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Thread: Plasma Cell, alcoholic, liver disease blood picture - blood histology atlas

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    Default Plasma Cell, alcoholic, liver disease blood picture - blood histology atlas

    Practicalities
    Many laboratories will examine a peripheral blood film if an abnormality is detected in the FBC or if the clinical details indicate a requirement. However, if you suspect an underlying blood disorder or parasitic infection, request one directly yourself. The sample should be collected in an EDTA bottle and be as fresh as possible at the time of analysis.

    Abnormalities of erythrocytes
    The red blood cell is a pink biconcave disc-shaped cell, about the size of a small lymphocyte nucleus. Normally, healthy cells are roughly the same size, shape and colour. Morphological abnormalities are rarely specific to one condition; they can occur in a range of problems.

    Abnormalities of leukocytes
    As with erythrocytes, each type of leukocyte has characteristics that can be identified on stained specimens allowing for an easy diagnosis to the well-trained eye. The first thing the haematologist will assess is the absolute number of white cells (see separate article Full Blood Count). If the count is low, subsequent stain and diagnosis may be tricky. If the count is high, an assessment is made of which cell type predominates (ie lymphocytes versus granulocytes) and any abnormal cells - see 'Glossary of terms', below.

    Basic Pathophysiology of Liver Disease
    The basic pathophysiology of all forms of liver disease represents failures of the numerous and complex hepatic metabolic functions. Although there is some variability in basic pathophysiology from one type of liver disease to another, all forms of liver disease can reasonably be called hepatic failure. The signs and symptoms, the natural history, and the rationale of treatment for all forms of liver disease derives from certain relatively simple basic pathophysiologic concepts.

    It should be made clear at the outset that jaundice, an obvious physical sign, sometimes represents problems other than liver disease and is by no means synonymous with it. There are other, far more important and more complex metabolic problems associated with liver disease so that the problem of jaundice will be dealt with only briefly in this minicourse. The liver plays several complex roles in amino acid metabolism, protein synthesis, carbohydrate metabolism and lipid metabolism. It is also the site of manufacture of a number of blood coagulation proteins.

    The basic derangements of hepatic failure will be discussed first. These will then be applied to the most common forms of liver disease, acute hepatitis and cirrhosis.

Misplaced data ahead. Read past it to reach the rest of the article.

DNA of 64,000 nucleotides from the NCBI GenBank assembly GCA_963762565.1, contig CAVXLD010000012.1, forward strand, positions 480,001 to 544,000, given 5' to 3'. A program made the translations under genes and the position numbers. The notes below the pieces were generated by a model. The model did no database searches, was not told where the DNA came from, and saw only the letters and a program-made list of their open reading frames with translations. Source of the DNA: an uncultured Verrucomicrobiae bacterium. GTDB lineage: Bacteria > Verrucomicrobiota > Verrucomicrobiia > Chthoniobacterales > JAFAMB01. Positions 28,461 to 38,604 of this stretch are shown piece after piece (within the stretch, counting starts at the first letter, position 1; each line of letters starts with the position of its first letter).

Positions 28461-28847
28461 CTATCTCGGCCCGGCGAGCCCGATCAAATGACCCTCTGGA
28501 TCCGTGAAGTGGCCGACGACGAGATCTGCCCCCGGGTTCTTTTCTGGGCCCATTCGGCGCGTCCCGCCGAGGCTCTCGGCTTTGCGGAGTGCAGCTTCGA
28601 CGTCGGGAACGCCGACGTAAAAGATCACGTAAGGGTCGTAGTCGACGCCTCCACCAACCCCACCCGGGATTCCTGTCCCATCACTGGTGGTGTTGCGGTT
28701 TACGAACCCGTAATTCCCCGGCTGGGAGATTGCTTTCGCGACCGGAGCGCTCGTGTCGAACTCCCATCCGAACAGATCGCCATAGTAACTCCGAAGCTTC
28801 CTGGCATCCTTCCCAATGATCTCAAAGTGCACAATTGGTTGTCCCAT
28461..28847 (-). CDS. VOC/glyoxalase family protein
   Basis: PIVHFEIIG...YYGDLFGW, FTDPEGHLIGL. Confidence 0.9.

Plasma Cell, alcoholic, liver disease attachment.php?s=fd2e1cc366981f2c9ca9362b723d6fa4&attachmentid=1432&d=1439594382

    The liver is responsible for detoxifying, by chemical modification, many substances that enter it. This includes substances drained from the gut, many kinds of drugs, and circulating hormones. Some substances are converted to water soluble salts or esters and are excreted in the bile. Others are chemically modified and released into the general circulation for renal excretion. Sometimes, toxic substances are modified, released into the bile, excreted into the gut, reabsorbed from the gut in their modified form, and later find their way to the kidneys for renal excretion.

    The two classic examples of the liver's role in detoxification are the effect of phenobarbital on the liver and estrogen degradation by the liver. It has been observed that the chronic ingestion of phenobarbital results in an increase in the amount of hepatocytic endoplasmic reticulum, presumably indicating a response to the presence of a toxic substance. Estrogen degradation, or lack of it, is best demonstrated in the alcoholic male who, unable to modify and excrete his circulating estrogens, develops gynecomastia,

    telangiectasis (e.g. spider angiomata) and other signs of feminization.

    Alcohol is not the only drug that is toxic to the liver. Many kinds of drugs in wide use are hepatotoxic and, since these hepatotoxic drugs may have to be degraded for excretion by an already diseased liver, their use in advanced or in severe acute liver disease must be approached with caution. The list of drugs that require caution for this reason is enormous.

    The basic problem in acute hepatitis is a widespread inflammatory reaction throughout the liver. This results in edema and congestion, and these compromise hepatic function. Kupffer cell functions are impaired. Hepatocyte functions are impaired. Formation and excretion of bile is impaired. In every case, all of the basic pathophysiologic mechanisms already discussed become operative. In other words, every case of acute hepatitis represents acute hepatic failure with all of its attendant interruptions of normal physiologic functions. The pathologic changes (tissue changes) that occur within the liver itself include hepatocyte necrosis, hyperplasia of the Rupffer cells, and some microscopic anatomic changes. As the liver becomes edematous and engorged, bile canaliculi become obstructed, and bile stasis develops. This undoubtedly contributes further to degeneration of liver tissue.

    Most of the basic pathophysiologic problems in infectious hepatitis are transitory. They disappear after the infection has cleared and after hepatic anatomy returns to normal. In a more severe infection with extreme, widespread acute inflammation and edema, there may be some residual impairment of hepatic function.

    References:
    Liver Failure. Signs and Symptoms | Patient
    Liver Disease











    Last edited by Medical Photos; 08-14-2015 at 11:19 PM.

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